04 December 2006

Fast Food Tech, and...

xkcd webcomic
This one is called "Matrix Transform":



Fast Food Technology
On Sunday night, I ended up at merrily entered a new Burger King in Burlington, Mass. and found a new and awful item on their menu: the Quadruple Stacker. Yes, four buger patties, eight pieces of bacon, and a lot of cheese. (No, I didn't get it. But I was also surprised to be offered "onion ring sauce" with my onion rings, a weird creamy horseradish polymer.)

The onion ring box was impressive for two reasons, though. First, they eschewed the McDonald's-ish "I'm lovin' it" slang for some actually thoughtful text on the box, with little arrows to the steam holes and a reminder that the box fits in your car's cup holder. (Perhaps Godin would be proud.)

Second, the box referenced two patents. What could these be? Well, dear reader, they're U.S. Pat. Nos. 6,053,403 and 6,561,414.

These patents read quite differently than the optics- and graphics-related ones I'm usually seeing. For instance, here is how Liming Cai's attorney motivated the advantages of this particular french fry holder to the hapless patent examiner:

Initially, the scoop of the invention is capable of being formed utilizing conventional equipment with the formed configuration of the scoop specifically allowing for nesting of the scoops so as to minimize packing space, resulting in both shipping and storage economies. The formed configuration of the scoop provides a base which is not only readily accommodated within a conventional cup holder, whether in a carrying tray or a vehicle mounted cup holder, but is also particularly formed to provide a stable base for a self-standing scoop.

A significant object of the invention is the incorporation in the scoop of a sealed bottom, eliminating the gaps normally associated with folded paperboard cartons of this type. Thus, the scoop of the invention is particularly capable of accommodating various condiments and flavorings as might be applied to the finger foods supplied within the scoop, for example melt butter on popcorn, salt and pepper on fries of various types, and the like, all without leakage.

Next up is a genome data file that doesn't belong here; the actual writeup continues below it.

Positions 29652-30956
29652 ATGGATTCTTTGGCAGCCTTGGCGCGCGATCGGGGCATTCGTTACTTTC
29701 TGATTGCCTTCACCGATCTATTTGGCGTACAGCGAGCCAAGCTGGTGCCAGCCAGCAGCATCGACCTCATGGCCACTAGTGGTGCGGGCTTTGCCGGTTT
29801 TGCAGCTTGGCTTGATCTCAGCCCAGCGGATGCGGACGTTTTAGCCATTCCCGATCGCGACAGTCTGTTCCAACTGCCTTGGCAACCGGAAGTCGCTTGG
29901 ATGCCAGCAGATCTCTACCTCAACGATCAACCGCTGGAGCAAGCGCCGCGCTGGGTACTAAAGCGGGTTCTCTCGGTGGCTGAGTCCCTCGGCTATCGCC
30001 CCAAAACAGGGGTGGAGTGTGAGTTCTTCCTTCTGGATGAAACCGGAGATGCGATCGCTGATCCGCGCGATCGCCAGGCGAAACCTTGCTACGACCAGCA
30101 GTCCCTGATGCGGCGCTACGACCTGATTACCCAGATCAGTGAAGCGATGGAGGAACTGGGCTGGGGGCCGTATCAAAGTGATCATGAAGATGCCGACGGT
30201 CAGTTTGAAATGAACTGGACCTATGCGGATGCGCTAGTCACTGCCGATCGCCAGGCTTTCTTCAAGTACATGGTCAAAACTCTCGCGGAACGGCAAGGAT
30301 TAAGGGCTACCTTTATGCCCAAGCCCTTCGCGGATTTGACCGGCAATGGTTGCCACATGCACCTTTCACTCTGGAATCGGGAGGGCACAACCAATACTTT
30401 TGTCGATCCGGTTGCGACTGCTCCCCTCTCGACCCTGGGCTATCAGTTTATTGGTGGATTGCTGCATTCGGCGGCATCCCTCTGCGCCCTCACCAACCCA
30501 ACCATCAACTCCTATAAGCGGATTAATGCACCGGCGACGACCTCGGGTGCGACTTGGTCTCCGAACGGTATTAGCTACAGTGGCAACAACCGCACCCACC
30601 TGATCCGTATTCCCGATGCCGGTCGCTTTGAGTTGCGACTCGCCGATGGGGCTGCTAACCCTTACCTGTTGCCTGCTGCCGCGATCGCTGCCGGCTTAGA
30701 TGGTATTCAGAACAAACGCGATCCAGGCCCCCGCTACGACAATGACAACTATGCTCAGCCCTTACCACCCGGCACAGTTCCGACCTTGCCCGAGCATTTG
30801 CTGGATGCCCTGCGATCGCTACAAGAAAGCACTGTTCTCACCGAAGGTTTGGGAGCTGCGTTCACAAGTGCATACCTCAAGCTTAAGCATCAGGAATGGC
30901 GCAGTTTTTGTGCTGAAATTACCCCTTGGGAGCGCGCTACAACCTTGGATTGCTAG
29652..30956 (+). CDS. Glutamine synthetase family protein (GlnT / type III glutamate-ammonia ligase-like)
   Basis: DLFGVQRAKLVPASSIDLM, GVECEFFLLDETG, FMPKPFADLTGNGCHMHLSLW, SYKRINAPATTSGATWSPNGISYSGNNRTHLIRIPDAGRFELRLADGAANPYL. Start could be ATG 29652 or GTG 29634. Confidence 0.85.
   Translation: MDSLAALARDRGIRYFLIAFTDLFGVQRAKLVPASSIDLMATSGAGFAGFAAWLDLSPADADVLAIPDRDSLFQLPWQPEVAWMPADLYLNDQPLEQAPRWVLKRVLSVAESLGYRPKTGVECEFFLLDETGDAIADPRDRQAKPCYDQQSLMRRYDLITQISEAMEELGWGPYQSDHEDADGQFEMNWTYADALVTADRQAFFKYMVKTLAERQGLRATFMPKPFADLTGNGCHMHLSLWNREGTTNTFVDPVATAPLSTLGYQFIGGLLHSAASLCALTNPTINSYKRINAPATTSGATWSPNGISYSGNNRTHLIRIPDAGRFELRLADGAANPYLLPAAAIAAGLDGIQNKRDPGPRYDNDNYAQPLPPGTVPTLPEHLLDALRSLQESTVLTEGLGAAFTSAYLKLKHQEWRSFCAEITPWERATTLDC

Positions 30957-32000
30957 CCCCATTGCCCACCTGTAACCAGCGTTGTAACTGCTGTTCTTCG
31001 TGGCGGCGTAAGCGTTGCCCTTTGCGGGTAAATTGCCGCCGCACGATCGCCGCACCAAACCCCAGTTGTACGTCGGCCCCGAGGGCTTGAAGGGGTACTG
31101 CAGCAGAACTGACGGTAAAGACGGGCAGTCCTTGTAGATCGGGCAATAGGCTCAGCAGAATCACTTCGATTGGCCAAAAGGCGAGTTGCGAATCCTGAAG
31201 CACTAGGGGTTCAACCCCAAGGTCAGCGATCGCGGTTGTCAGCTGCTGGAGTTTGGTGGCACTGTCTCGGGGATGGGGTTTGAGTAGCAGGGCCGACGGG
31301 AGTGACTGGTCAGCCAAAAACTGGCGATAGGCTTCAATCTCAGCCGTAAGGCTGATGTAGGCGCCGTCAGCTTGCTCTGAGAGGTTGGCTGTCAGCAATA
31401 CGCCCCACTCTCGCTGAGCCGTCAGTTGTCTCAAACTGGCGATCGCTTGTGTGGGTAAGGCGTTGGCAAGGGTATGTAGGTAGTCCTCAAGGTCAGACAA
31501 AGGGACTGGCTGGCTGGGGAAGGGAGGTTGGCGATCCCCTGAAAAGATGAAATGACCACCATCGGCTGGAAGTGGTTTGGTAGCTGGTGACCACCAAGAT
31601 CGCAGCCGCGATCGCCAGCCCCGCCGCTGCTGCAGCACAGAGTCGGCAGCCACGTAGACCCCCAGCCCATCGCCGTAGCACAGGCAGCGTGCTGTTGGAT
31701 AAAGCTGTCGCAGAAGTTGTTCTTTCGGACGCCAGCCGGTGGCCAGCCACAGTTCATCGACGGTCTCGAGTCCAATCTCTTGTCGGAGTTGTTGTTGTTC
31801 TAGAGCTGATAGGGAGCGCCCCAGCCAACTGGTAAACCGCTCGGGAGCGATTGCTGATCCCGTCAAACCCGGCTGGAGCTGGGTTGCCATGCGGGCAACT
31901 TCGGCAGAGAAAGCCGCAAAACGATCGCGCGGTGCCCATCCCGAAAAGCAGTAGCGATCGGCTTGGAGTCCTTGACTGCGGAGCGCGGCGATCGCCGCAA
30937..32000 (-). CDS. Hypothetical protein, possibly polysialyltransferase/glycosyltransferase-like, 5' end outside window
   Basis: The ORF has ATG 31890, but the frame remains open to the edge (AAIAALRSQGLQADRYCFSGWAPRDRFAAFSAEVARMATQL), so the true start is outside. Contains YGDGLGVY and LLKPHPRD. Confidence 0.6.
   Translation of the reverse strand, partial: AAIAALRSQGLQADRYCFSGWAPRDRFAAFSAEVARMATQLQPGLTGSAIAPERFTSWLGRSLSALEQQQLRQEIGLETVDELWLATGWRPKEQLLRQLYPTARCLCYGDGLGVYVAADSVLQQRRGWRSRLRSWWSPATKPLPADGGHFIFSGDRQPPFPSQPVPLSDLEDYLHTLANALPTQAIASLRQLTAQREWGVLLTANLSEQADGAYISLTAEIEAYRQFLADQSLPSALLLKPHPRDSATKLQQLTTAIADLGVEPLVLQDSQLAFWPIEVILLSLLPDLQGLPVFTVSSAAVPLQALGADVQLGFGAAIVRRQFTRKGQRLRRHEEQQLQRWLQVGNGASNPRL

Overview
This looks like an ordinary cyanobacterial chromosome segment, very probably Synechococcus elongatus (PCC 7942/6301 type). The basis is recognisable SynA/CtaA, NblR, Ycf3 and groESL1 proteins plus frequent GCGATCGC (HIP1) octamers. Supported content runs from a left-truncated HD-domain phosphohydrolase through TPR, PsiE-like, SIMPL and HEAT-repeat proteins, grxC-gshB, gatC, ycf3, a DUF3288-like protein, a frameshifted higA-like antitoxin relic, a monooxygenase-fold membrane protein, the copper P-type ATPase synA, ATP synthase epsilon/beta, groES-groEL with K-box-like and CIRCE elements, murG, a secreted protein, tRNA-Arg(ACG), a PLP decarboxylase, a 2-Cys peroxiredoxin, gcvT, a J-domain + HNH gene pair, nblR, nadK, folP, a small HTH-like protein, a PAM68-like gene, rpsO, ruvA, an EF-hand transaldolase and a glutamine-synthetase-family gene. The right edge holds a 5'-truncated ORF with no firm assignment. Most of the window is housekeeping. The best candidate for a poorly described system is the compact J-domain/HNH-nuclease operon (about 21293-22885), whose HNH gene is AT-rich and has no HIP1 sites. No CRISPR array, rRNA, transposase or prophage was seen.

You have nothing to fear, of course, unless you are so brazen as to be idly making, selling, or using contraptions that perform exactly this:

1. A food scoop comprising a vertically elongate peripheral wall defining an upwardly opening container, said wall having an upper peripheral edge, and a lower peripheral edge with a bottom panel joined thereto, said upper edge having a first extent of a downwardly concave configuration and a second opposed extent of an upwardly convex configuration positioned higher relative to said first extent, said wall being of a substantially rectangular cross-section adjacent said lower edge and along a predetermined lower height of said scoop upward from said bottom panel, and of a substantially circular cross-section upward from said lower predetermined height along an upper predetermined height to said upper edge, said scoop being of a progressively increasing cross-section upward from said lower edge to said upper edge, said bottom panel having a first pair of laterally spaced coextensive edges integral with said wall along opposed lengths of said lower peripheral edge of said wall, and a second pair of spaced parallel linear edges extending between said first pair of edges and defining therewith a generally rectangular configuration for said bottom panel, said lower edge of said wall between said lengths thereof integral with said first pair of bottom edges being coextensive with said second pair of bottom panel edges and in engagement therewith along the full length of the second pair of edges, and a pair of side sealing panels, each having a base edge integral and coextensive with a linear edge of said second pair of parallel edges of said bottom panel, said side sealing panels overlying and being bonded to said peripheral wall of said scoop for a fixed height upward from said bottom panel.


Bazaar Bizarre
The wacky handmade holiday-time gift fair is back! Dec. 16 in Boston, and elsewhere. It's a fun experience even for a stick-in-the-mud like me.

Never Mind John Galt...
...who is this Caitlin Roran of gmail splash screen fame?


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